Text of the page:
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Sandage, Allan Rex

radio quasars galaxies universe

(1926– ) US astronomer: made first identification of an optical object with a quasar.

Sandage studied at the University of Illinois and the California Institute of Technology before joining the Hale Observatories, initially as an assistant to . Although radio galaxies had been discovered in the 1940s, it was some years before compact radio emitters (‘quasi-stellar radio sources’ or quasars) were found by use of improved radio telescopes, and only in 1960 that the first strong compact radio source (3C 48) was matched with the position of an optical bright star, by Sandage. Others were located in the 1960s, and showed they have massive redshifts, implying high speeds of recession; this is now regarded as a defining feature, rather than intense radio emission, which Sandage showed is absent for 90% of quasars (so the word is better now regarded as defining ‘quasi-stellar objects’). Typically quasars are bluish objects, intensely luminous, double-lobed in shape, emitting synchrotron radiation which is variable over weeks or months.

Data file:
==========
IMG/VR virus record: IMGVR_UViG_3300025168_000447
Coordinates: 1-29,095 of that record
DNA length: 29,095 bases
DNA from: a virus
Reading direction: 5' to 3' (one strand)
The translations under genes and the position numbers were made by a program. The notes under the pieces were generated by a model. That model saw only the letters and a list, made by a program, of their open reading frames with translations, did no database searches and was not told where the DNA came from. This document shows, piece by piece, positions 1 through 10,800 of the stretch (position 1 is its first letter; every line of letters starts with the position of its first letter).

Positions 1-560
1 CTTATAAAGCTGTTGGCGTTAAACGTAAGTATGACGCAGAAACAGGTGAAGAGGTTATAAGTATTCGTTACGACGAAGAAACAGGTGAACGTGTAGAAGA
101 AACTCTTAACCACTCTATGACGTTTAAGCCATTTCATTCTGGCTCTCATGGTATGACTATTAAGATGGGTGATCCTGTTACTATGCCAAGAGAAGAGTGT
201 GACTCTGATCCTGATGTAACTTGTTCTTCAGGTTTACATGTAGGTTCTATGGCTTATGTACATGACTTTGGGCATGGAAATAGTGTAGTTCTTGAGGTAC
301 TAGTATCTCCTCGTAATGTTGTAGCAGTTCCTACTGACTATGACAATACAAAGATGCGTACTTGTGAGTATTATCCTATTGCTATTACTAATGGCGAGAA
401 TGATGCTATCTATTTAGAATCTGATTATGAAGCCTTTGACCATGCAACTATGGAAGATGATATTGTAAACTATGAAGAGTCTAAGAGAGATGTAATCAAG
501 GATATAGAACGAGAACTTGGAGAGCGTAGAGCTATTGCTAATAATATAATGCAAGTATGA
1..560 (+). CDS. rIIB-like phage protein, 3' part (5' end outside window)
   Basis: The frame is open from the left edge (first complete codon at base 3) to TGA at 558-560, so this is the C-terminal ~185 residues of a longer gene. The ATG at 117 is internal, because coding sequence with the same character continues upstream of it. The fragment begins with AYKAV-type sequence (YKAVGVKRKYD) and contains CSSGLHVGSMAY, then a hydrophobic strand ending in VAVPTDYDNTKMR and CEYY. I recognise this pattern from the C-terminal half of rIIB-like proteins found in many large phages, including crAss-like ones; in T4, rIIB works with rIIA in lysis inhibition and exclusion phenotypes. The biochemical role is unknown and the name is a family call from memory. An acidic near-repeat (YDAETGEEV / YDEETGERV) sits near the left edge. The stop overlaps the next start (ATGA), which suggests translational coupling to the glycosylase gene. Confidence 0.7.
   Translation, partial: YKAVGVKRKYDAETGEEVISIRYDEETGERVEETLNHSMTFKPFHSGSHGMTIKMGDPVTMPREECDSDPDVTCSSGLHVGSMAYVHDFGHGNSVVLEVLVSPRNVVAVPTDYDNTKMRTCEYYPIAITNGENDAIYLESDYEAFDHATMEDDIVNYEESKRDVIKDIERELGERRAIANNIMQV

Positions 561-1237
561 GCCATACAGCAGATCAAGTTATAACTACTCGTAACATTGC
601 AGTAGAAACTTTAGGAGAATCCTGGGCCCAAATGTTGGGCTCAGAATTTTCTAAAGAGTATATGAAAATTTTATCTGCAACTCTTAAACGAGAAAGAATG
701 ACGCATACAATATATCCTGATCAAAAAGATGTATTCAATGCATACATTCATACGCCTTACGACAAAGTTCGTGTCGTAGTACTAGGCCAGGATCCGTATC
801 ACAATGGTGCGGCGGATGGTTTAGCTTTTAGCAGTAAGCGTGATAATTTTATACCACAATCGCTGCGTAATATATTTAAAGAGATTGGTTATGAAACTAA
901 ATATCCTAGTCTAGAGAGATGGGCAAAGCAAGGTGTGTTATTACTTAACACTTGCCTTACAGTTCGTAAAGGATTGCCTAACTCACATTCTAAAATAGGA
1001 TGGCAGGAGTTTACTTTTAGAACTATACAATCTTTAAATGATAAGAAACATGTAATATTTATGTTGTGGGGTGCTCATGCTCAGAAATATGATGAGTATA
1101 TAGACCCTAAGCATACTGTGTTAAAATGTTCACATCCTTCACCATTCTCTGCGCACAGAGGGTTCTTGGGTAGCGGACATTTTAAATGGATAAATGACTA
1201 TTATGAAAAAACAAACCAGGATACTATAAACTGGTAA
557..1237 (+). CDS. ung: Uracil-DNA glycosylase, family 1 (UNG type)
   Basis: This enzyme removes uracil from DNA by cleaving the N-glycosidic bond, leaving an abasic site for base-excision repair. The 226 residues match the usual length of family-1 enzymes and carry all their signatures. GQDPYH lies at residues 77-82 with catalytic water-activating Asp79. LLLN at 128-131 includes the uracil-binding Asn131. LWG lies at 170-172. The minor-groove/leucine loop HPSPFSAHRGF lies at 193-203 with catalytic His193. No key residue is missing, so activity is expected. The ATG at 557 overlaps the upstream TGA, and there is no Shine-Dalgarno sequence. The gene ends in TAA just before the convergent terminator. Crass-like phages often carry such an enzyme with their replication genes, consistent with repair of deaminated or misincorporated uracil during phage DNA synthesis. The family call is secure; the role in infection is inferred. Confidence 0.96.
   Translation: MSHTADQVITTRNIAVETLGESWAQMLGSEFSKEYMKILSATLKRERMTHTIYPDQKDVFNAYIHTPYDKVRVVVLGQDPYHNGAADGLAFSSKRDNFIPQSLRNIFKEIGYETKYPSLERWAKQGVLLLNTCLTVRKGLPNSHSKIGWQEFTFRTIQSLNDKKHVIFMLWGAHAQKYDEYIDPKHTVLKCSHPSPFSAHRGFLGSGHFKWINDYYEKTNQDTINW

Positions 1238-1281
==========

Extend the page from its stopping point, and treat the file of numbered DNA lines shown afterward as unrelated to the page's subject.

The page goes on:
Their origin and huge energy generation is mysterious: consensus opinion regards them as the most distant visible objects in the universe, so that they are now seen as they were billions of years ago. They are best explained as the cores of infant galaxies, having a massive black hole at their centre. The galaxies may represent a more mature stage. Intensive study of quasars continues; over 1500 are now known.

Early in his career, working as Hubble’s successor and refining his studies on the size and age of the universe, Sandage showed that its expansion was accelerating less than had been thought: and in 1956 he deduced an age for the universe (about 15 billion years) which has not been much changed by later studies.

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